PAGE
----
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Some questions about degrees in Europe carrying over to US/Canada


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I realize this is largely a North America-centric forum, but I have aspirations of working there once I finish my MA (or PhD), and right now I'm in a peculiar situation and I'm wondering how this may affect my CV in North American terms.


I'll quickly explain the BA system here: once you start university you start your major/bachelor's degree right off the bat; this is the program you apply to post high school. There are no general college courses as those are covered in high school. As a result a BA takes three years, where each full time semester is worth 30 ECTS points (= "credits" in US terms), so 180 ECTS in all.


The first two years are comprised of predetermined, set courses. The final year is 15 ECTS that is one's bachelor thesis (0.5 semesters) and the other 45 ECTS (1.5 semesters) consist of a subject within AH of your choosing. In my institution you may, for instance, choose something like:


- Museology, three successive courses of 15 ECTS

- Visuel culture

- Design


I'm in a peculiar situation because I did one year of business school before dropping out and now my current program has asked me if I want to use the ECTS credits attained there and basically 'knock off' the 45 ECTS of the elective subject in the third year. It would mean all I have to do is write my thesis third year. Since I got started late I feel like it would be great to omit 1.5 semesters.


Before I make my decision I'm contacting the admissions office for art history MA at my institution and if they confirm that it will have no bearing that this side subject is completely irrelevant to the AH discipline itself when the time comes and I'm to apply to the MA program, I think I'm going to do it. Even though I'm focusing on museology because I'm aiming for a career in this field*, I've gathered that in Europe when applying for jobs, they will only look at your MA and what you've done there. The BA is but a stepping stone to the next level you could say, and once you're there the BA doesn't really matter.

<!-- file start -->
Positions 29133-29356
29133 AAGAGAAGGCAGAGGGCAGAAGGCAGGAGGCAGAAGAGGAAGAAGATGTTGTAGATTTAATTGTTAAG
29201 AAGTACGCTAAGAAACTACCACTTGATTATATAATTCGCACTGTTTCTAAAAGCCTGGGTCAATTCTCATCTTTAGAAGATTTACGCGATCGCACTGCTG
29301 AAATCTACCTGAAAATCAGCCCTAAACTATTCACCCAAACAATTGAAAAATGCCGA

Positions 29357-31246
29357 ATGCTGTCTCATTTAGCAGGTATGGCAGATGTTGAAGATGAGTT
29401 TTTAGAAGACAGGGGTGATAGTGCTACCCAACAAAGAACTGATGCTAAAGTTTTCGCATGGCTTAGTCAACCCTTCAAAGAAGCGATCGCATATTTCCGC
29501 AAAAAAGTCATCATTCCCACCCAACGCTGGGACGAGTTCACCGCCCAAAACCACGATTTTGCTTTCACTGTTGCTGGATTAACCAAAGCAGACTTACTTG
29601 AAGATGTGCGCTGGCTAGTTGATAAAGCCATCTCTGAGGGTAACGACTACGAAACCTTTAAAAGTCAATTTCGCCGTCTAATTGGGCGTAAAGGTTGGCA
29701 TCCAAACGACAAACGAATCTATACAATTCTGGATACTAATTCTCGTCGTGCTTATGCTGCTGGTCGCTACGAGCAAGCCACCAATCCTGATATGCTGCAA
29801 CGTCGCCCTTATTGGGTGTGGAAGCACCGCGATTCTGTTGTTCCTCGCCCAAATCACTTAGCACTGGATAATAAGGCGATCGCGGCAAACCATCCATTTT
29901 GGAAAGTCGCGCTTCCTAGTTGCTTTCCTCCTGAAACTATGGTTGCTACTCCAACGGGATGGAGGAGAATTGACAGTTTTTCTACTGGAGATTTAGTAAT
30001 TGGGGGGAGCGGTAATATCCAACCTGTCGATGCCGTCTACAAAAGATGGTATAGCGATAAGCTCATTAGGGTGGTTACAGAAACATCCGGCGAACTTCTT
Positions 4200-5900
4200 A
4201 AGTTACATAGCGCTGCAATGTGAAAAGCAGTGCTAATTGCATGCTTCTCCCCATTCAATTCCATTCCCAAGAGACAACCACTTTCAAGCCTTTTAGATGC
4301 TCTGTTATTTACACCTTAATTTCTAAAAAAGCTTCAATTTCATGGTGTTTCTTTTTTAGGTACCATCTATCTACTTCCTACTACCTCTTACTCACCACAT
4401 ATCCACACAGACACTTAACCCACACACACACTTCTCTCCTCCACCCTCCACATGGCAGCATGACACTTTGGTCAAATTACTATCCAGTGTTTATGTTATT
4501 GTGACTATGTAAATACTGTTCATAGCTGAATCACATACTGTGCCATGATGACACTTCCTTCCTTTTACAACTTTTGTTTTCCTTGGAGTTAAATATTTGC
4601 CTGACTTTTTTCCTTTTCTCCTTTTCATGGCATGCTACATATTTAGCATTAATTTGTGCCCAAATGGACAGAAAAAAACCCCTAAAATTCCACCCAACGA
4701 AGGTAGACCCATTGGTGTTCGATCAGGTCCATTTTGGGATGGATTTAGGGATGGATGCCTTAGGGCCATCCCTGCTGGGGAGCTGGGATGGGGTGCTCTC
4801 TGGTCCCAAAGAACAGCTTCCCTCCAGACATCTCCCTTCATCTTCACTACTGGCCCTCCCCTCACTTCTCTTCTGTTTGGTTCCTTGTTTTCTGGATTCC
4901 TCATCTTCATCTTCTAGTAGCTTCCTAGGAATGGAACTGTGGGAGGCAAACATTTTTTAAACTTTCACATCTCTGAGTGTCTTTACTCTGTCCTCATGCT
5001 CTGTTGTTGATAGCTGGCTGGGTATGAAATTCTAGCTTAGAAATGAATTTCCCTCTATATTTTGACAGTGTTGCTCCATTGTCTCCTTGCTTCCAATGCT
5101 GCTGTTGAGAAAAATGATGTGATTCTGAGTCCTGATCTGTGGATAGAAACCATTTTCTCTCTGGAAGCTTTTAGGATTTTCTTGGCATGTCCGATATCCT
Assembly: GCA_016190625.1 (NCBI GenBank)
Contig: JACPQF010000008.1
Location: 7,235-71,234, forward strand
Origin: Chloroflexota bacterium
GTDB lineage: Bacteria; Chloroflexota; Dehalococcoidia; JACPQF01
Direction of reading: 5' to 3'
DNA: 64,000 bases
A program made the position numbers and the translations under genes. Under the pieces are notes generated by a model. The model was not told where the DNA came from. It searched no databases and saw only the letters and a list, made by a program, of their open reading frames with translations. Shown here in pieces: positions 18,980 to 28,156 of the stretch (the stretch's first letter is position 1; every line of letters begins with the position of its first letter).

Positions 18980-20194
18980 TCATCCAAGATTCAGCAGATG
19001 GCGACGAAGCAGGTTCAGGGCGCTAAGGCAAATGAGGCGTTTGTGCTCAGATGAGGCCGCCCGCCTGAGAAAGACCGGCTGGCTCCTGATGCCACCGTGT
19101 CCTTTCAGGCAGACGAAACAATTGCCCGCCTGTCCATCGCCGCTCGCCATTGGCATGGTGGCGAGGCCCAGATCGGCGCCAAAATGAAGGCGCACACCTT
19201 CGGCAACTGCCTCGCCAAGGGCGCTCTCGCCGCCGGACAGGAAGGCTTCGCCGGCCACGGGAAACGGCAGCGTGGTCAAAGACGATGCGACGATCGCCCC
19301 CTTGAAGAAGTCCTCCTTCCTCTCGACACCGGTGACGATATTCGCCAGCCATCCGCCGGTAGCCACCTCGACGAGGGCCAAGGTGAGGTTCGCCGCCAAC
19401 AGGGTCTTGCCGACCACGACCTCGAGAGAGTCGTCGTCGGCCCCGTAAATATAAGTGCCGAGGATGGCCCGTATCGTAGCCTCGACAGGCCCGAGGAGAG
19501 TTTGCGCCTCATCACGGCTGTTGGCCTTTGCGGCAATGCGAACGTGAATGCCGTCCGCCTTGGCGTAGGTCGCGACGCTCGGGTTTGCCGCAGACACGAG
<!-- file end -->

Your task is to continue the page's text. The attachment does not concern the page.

1) Is it similar in North America? Will employers reviewing my CV find it odd that I have 45 credits of business classes in my BA, even though my MA would be completely relevant?


2) *Another, more general, question I have. In North America to build a good CV capable of competing in the museum industry (curatorial positions) is the consensus that it's good to focus on an area of expertise within AH or to focus specifically on museology/museum studies? In Europe the latter seems to be preferred.


3) I could easily see myself doing a PhD. If I did start an academic career how would it affect my opportunities of a career in the museum/gallery sphere?